The clock that runs the bell system at school is wrong. It’s accurate to 4 decimal places, but still loses slightly more than a second every day. This pattern has consistent since I noticed it over a year ago, even on weekends and holidays. But occasionally, the clock jumps forward and overcompensates for the lost time. These haphazard corrections usually occur after vacation breaks or on late start days. The facts stop here, and the speculation begins. I refuse to believe that such a distinguished school cannot keep an accurate clock. The only explanation is… conspiracy! But seriously, there could be something going on here. I know that I have heavy confirmation bias when I say this, but I am confident that somehow, this marginal error in timekeeping has intentionally been left uncorrected because of something related to tardies. I’ll repeat the facts again: the ringing of the school bell occurs earlier and earlier every day. On certain days, it can ring a whole thirty seconds before NIST reports the correct time1 at which it should ring. However, on certain days, this error is overcompensated for and the bell rings right on time, if not after the correct time. On days with high rates of tardies, a late coming of the bell can cut down on the number by offering a generous extra minute to get to classes. It just so happens that late start days2 are the target of both these time corrections and an overt effort by the school to enforce tardy sweeps. I suppose it’s gray at the very worst, and ultimately, it is an effort to benefit students. I suppose then nothing needs to be done about this. What a useless conspiracy theory.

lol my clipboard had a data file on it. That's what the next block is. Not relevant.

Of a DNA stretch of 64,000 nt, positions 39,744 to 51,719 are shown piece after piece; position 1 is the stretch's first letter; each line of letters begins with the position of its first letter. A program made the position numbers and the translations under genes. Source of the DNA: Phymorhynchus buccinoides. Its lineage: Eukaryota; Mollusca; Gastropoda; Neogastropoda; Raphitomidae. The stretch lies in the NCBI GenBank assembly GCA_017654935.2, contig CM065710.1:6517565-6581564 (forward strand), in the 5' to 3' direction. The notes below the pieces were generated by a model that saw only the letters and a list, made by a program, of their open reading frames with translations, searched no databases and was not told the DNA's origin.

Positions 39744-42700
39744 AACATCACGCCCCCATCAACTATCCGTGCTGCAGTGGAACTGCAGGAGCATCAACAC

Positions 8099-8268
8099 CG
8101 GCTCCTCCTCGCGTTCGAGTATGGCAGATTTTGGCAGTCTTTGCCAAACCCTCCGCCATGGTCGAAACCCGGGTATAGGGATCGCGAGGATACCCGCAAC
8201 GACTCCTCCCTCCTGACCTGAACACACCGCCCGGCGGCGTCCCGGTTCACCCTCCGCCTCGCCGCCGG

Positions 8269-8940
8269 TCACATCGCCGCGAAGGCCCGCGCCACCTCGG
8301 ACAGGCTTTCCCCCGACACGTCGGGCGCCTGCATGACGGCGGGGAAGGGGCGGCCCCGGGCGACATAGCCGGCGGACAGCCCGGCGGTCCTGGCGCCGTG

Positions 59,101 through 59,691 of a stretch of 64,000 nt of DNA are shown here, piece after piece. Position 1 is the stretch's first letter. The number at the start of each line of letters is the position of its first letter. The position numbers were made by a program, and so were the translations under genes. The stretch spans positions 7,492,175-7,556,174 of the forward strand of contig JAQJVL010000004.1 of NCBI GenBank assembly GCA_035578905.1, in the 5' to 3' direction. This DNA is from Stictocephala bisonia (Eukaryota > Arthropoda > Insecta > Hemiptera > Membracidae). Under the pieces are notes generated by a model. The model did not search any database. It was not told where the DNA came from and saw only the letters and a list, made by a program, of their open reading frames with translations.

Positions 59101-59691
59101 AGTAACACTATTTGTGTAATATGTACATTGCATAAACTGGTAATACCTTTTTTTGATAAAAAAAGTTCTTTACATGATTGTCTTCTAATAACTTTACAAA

- With the advent of cell phones, the correct time is not hard to come by. ↩
- Another explanation could be that the few points of data that I’ve collected are only coincidences because somehow, the bell schedule cannot deal with irregularities without a complete restart, something so drastic that interrupts the clock. ↩